Books to Help With Race Conversations

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The Half Has Never Been Told

The Half Has Never Been Told: Slavery and the making of American Capitalism. This incredible book is by Edward E. Baptist, a professor at Cornell University. It is a beast of a book, but well worth the read. Because it forces you to know the names and stories of the slaves you were the hands, feet, and heart of the development of the US economy.

Slavery in the past

It's easy to think about slavery as a sad chapter in the history of this country. And that's it – just a chapter. You learned about it in passing in school, and closed that history book, and assumed that's all slavery is -a thing of the past. But it's so very much more than that.

How do I talk about race? Books to help with race conversations to build a stronger, more inclusive community

The New York Times writer, Eric Foner, gives an excellent overview of it. “In keeping with the approach of the new historians of capitalism, the book covers a great deal of ground — not only economic enterprise but religion, ideas of masculinity and gender, and national and Southern politics. Baptist’s work is a valuable addition to the growing literature on slavery and American development.”

Slavery in the present

We, as a community, need to realize why there is so much hurt, sadness, anger, and frustration in the African American community. They have truly been oppressed for centuries. Saying “Get over it. You were never a slave. That was a thing of the past” only helps to create a bigger divide. Education, empathy, and active anti-racism are the vehicles that will propel us into a better future for every member of our community.

A great resource for understanding what modern day slavery looks like, please check out Thirteenth. It's a very informative documentary about mass incarceration, and the very serious, and very real plight of those in the Black, and Latin X communities.

Signs of slaves being sold. Many of these slaves were the ages of your children right now. Imagine having your children sold and separated from you. One of the many atrocities of slavery.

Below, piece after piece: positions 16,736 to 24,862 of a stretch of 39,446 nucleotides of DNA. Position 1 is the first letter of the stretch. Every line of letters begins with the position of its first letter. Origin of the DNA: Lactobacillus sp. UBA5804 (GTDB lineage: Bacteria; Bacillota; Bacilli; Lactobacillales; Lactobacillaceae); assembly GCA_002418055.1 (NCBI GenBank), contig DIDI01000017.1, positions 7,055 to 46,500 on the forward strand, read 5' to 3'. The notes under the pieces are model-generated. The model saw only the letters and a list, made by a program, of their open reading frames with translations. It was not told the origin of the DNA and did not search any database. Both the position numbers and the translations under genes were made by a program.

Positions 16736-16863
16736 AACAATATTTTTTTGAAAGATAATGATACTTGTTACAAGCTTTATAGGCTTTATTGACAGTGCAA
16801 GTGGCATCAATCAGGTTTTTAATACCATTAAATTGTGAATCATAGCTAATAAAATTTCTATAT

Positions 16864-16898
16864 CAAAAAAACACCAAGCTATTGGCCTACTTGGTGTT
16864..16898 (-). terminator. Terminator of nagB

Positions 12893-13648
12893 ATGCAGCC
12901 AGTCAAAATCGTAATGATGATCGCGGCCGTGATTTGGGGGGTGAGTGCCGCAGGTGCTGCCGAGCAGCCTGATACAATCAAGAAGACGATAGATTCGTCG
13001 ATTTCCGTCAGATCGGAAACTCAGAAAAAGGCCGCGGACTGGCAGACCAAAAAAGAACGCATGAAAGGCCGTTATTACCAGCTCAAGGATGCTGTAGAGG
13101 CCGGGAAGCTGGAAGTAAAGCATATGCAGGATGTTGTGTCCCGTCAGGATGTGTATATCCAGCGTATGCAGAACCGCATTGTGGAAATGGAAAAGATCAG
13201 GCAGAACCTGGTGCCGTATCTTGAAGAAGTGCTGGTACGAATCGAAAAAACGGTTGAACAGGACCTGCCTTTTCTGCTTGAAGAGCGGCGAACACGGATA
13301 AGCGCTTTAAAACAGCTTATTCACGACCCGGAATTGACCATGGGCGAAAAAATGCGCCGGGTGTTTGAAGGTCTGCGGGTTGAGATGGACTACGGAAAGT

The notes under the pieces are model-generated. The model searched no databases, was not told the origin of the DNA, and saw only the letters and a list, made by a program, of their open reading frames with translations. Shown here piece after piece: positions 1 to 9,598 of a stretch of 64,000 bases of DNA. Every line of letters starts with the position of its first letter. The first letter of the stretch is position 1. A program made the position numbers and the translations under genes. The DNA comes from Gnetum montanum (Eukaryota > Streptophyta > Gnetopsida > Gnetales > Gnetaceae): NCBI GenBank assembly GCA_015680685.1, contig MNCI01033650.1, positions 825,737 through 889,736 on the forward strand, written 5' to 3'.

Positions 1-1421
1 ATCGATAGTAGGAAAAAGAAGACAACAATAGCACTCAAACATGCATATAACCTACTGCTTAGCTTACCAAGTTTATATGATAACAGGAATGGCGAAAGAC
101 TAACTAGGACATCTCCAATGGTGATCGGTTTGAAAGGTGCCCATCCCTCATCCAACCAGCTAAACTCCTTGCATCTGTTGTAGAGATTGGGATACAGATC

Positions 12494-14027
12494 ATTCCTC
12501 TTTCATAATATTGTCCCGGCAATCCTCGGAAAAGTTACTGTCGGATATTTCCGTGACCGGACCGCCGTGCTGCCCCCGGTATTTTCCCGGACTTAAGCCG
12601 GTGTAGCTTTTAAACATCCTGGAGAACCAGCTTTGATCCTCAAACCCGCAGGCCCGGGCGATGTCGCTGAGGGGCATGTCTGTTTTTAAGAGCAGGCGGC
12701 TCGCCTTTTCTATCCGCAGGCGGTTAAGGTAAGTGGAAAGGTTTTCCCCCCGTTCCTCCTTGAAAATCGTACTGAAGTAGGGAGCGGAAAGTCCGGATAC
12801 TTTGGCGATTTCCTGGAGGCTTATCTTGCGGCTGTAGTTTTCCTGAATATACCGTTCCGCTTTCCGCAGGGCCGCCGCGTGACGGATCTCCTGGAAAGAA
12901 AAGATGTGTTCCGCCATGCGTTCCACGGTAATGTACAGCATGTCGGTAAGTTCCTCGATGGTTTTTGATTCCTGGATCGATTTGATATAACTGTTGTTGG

Why Are All the Black Kids Sitting Together in the Cafeteria

This phenomenal book by Beverly Daniel Tatum, PhD, is a great manual to understanding race relations in our society today. She is sensitive to all her readers and the different backgrounds and perspectives they are reading her book from.

“It is important to understand that the system of advantage is perpetuated when we do not acknowledge its existence.”

Beverly Tatum, PhD

What's your role?

The point of this book is not to shame everyone into action. She wants us all to understand our own thoughts and biases. It's not enough to be neutral on racism. We have to be Anti-racist. Tatum gives this great example of a child asking his mother about a person of a different color, and the mother tries to silence her child, instead of conversing, and educating her child. Many of us are ‘color silent' not ‘color blind'.

We must recognize when we are a part of a dominant group, and how we can stand up for those who are not. For example – white heterosexual men are in the highest dominant group. Which also makes them perfect candidates for supporting, helping, encouraging those who are not part of that group. “In a situation of unequal power, a subordinate group has to focus on survival. It becomes very important for the subordinates to become highly attuned to the dominants as a way of protecting themselves from them.” We will all find ourselves in a subordinate group at some point. We have to truly treat others the way we would like to be treated.

It matters to matter

A great quote from the book, ‘The Half has Never Been Told': ” What mattered was to matter – to count, to be essential in the life of another person.” (p. 283) For those who are still unsure of the heart behind ‘Black Lives Matter' – you have to realize that Black lives don't matter as much as many other lives here in this country. We at Showit stand in strong opposition to allowing our Black brothers and sisters feel like they don't matter. We see you friends. Your lives truly matter.

Let's keep learning and growing!

To find more resources and conversations on race, check out our ever growing Pinterest board, as well as our Instagram story highlights ! These are resources of community conversations about being anti-racist allies. We at Showit, are dedicated to creating a community where all of our members feel seen, heard, valued. We are thankful for our CEO, Todd Watson, who bravely gave this talk on racism at United in 2019. He has also chosen to recognize Juneteenth as a paid company holiday. May more leaders follow his example!

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